The excerpt below is a component of the weekly Higher Ed Issues Landscape Report, which analyzes the top conversation trends in higher education for the past week and highlights qualitative and quantitative insights on the topics and universities that drove coverage.
As of Wednesday (6/9), lawmakers in 16 states have introduced or passed legislation seeking to limit the teaching of critical race theory within public institutions. The curriculum has been around for decades, but it has been thrust into the higher education spotlight in recent months following the killing of George Floyd. With this new focus on critical race theory, it is imperative that university leaders be aware of conversation around the topic and anticipate concerns around whether it ought to be required learning.
Key Questions to Ask:
- To what degree has any debate relevant to our institution become politically inspired, and/or promoted by media and individuals who have a limited understanding of what it entails? Can campus experts help to drive a clearer understanding of the topic?
- Much of the controversy has focused on concerns over the “indoctrination” of younger children. This concern may be somewhat reduced at the college level, where students are expected to bring their own critical analyses to courses, but faculty and administrators may feel increasingly under pressure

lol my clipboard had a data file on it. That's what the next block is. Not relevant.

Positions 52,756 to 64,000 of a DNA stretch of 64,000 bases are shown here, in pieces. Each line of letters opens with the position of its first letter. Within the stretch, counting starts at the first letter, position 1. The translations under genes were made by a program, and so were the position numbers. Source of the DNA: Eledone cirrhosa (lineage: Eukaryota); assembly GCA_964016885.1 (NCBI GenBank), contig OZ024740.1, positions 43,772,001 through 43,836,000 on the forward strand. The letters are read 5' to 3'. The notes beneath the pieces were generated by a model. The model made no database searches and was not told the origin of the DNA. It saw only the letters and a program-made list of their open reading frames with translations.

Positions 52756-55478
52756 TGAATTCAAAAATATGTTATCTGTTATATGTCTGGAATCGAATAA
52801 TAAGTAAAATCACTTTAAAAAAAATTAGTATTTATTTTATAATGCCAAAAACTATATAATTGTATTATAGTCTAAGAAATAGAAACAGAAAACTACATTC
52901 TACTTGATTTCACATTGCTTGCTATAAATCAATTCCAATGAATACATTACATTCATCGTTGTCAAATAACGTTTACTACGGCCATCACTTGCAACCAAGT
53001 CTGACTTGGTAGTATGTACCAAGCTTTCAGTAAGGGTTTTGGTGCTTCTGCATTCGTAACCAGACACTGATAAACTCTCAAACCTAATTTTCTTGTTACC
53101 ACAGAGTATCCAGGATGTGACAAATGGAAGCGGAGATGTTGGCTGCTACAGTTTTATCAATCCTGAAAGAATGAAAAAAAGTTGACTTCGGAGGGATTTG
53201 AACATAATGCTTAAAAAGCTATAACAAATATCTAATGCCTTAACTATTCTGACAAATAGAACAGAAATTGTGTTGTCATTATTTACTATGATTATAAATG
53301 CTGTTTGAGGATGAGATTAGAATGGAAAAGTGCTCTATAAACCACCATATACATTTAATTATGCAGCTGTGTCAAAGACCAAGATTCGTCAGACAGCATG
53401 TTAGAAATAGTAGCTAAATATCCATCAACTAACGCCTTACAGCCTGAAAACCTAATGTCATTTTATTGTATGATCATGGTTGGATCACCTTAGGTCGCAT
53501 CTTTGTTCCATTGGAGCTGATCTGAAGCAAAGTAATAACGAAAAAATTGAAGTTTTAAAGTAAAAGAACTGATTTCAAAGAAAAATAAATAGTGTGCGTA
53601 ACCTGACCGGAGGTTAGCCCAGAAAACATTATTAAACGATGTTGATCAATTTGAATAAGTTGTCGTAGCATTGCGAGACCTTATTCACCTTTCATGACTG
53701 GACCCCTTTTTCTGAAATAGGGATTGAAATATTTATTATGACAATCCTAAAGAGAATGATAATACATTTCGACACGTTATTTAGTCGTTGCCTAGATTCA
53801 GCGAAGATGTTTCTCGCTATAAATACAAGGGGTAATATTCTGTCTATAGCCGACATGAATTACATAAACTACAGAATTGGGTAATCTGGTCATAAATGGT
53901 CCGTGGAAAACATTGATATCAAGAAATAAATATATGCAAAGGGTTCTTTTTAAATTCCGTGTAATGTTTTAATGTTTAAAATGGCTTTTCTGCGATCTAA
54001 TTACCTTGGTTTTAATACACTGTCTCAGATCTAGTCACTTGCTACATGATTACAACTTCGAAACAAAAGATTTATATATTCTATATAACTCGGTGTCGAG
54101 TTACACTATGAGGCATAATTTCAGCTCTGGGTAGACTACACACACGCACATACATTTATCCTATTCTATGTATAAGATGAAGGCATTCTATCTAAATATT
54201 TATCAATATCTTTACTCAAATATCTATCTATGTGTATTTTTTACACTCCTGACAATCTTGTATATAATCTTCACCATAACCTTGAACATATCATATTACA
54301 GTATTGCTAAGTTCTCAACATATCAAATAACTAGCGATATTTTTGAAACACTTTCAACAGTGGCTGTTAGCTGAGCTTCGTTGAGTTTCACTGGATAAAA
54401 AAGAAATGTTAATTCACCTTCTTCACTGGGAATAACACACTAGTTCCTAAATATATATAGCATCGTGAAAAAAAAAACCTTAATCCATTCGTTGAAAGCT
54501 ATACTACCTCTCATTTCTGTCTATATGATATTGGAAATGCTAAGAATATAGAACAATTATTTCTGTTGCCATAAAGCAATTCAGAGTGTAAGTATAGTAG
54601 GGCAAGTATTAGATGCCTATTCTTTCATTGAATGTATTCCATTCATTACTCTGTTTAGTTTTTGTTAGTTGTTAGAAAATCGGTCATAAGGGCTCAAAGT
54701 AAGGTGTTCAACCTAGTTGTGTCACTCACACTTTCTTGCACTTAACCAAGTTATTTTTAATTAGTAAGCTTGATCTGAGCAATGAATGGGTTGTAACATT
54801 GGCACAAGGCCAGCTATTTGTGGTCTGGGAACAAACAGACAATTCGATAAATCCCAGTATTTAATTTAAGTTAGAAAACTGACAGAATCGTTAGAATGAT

- To what degree do professors and administrators feel under scrutiny?
- How can we proactively gauge emerging concerns?
- To what degree can we better understand arguments for and against this type of curriculum? For example, groups like the Heritage Action have published toolkits for parents to combat Critical Race Theory curriculum being taught in the K-12 space
A Deeper Look at Conversation around Critical Race Theory:
- There were 12,303 online news mentions of critical race theory as it relates to higher education in the past year, garnering more than 21.48 million social media engagements
- The Daily Wire’s article in April about the Idaho Senate passing a bill that would’ve made Idaho the first state to ban critical race theory led all online news coverage with 488.1K engagements
- In an analysis of these online news mentions on Facebook, articles generated 2.4 million reactions, 55% Loving the topic and 33% being Angry (Source: Legend Labs BuzzSumo analysis)
- There were more than 60K unique online mentions of critical race theory in the past year, a 1237% increase compared to the prior 12 months
- There were 13.3K broadcast mentions, with the total estimated audience exceeding 2.5 billion